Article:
Wednesday, January 12, 2011

Clueless secular media comments on religion again

Yesterday,it was reported the Pope wanted the faithful to choose Christian names for their children.

I looked for the original comment on . I couldn't find it. It doesn't mean he didn't say it-- he might have ad libbed and it wasn't in the translator's prepared statement. In any case, to me it casts doubt on the story.

What I wanted to focus on was the numerous mistakes that reporters made on this subject.

For instance, the article in The Telegraph begins:

While names such as Sienna and Scarlett have become fashionable in recent years, Pope Benedict XVI called for a return to tradition.

Sienna is a perfectly acceptable Catholic name. It refers back to St. Catherine of Siena. Taking the place name made famous by a saint is perfectly Catholic. In French, Chantal is a popular name due to Ste. Jeanne de Chantal. Fatima is also popular because of Our Lady of Fatima.

I also suspect Scarlett is Catholic somehow. It refers to the "purple" worn by dignitaries-- makes me think of the dignity of Christ. Okay, it's a little bit of a stretch, but the point is you can get a lot more non-Catholic than "Scarlett". (Scarlett O'Hara from Gone with the Wind, the most famous Scarlett of them all, was a Catholic).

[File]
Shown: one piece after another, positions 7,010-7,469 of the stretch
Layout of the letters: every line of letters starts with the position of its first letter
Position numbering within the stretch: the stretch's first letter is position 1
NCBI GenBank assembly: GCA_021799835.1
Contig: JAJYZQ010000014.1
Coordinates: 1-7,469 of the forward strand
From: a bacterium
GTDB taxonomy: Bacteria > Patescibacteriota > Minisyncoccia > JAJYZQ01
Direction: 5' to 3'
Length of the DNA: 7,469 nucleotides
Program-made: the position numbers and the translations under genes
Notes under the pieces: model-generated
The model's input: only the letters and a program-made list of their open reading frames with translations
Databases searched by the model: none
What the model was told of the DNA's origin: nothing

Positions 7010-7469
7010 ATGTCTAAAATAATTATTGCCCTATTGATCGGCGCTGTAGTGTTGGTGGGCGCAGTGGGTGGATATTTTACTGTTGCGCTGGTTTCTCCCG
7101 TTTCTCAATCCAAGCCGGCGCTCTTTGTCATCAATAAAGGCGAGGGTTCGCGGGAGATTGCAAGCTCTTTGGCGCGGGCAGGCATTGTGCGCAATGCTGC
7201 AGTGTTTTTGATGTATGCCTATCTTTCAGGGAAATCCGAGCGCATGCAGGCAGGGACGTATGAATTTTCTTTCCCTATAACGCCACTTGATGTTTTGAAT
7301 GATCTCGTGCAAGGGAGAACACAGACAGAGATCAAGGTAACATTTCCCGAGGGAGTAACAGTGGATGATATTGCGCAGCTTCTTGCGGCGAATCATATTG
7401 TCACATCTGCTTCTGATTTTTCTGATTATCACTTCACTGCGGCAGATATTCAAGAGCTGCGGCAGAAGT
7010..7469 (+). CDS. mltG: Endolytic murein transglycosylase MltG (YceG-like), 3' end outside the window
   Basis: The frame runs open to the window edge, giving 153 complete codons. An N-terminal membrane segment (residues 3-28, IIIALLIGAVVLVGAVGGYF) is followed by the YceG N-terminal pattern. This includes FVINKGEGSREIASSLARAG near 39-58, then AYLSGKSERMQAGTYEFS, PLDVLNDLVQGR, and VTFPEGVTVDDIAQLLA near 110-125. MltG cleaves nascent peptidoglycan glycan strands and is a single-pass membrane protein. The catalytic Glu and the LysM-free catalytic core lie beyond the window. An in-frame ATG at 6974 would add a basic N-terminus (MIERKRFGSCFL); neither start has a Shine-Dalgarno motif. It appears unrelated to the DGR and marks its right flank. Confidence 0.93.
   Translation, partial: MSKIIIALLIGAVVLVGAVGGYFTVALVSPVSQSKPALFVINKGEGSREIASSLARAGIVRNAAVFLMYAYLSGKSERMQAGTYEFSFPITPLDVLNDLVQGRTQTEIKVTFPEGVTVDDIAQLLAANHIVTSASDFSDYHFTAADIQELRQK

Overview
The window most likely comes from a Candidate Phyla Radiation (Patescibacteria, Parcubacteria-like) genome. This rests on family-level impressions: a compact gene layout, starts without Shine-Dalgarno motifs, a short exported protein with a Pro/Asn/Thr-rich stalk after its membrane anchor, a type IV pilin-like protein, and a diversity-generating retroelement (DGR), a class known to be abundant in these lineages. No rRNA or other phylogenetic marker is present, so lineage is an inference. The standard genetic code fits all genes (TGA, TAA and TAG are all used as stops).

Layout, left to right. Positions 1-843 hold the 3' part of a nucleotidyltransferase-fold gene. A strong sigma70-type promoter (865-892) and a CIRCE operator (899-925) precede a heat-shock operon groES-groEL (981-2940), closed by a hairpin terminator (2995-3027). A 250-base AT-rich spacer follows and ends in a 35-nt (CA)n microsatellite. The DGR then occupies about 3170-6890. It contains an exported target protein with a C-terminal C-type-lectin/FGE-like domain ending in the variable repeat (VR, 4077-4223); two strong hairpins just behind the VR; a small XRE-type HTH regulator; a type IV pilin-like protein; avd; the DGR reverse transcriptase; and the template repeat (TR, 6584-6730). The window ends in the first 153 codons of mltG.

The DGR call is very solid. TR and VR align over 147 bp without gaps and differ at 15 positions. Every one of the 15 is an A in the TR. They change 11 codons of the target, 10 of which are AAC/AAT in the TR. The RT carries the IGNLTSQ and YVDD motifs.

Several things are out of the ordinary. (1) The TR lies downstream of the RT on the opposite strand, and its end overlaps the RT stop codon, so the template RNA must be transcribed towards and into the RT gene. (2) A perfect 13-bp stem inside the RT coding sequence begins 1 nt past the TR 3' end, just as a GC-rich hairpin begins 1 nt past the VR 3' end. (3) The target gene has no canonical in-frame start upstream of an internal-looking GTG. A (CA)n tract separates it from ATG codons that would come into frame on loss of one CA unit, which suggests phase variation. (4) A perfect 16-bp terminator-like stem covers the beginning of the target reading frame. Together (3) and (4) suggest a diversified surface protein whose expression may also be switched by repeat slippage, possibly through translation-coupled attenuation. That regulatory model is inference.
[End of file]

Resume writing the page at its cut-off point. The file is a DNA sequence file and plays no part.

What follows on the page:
Another example, the Scottish Daily Record:

It came just hours after it was announced David and Victoria Beckham - whose sons are named Brooklyn, Romeo and Cruz - are expecting their fourth child.

They might get away with Romeo - which in Latin means "pilgrim to Rome" - but the other two would be frowned on

Cruz? You mean the Spanish word for "cross?" That's not Catholic?

Another example:

In Italy, the name of a child has particular significance. Children are often named after saints, who are considered a guiding force in their lives.

The tradition, however, is increasingly under threat. Francesco Totti, the footballer, recently decided to call his daughter Chanel,

Chanel is a perfectly Catholic name. It's the name of St. Peter Chanel.

This proves once again that one should never trust the media when it comes to Catholic matters.

I bring up this story about names because it addresses one of my personal pet peeves: names that sound made up.

I think it's fine to not want a trendy name or a name that's too common. But I think names should have a pedigree of some sort. In Catholicism, they should be a name with a connection to the faith or the saints. In the wider society, I think it should be plausible-sounding name-- not just original for original sake. I get the feeling that some people try to appropriate social status by naming their kids after brand names or celebrities. I think it's tacky.

I also think that our name is something of a calling card. As names become less Christian, you may in the future be able to tell who's Catholic and who's not by one's name. There are thousands of names to choose from. There's no reason not to choose a name that reflects our faith.

Another point to keep in mind: names are a source of patron saints. The more names one has, the more patron saints one has. For a child, they can provide a role model and that offers guidance on the life of sanctity.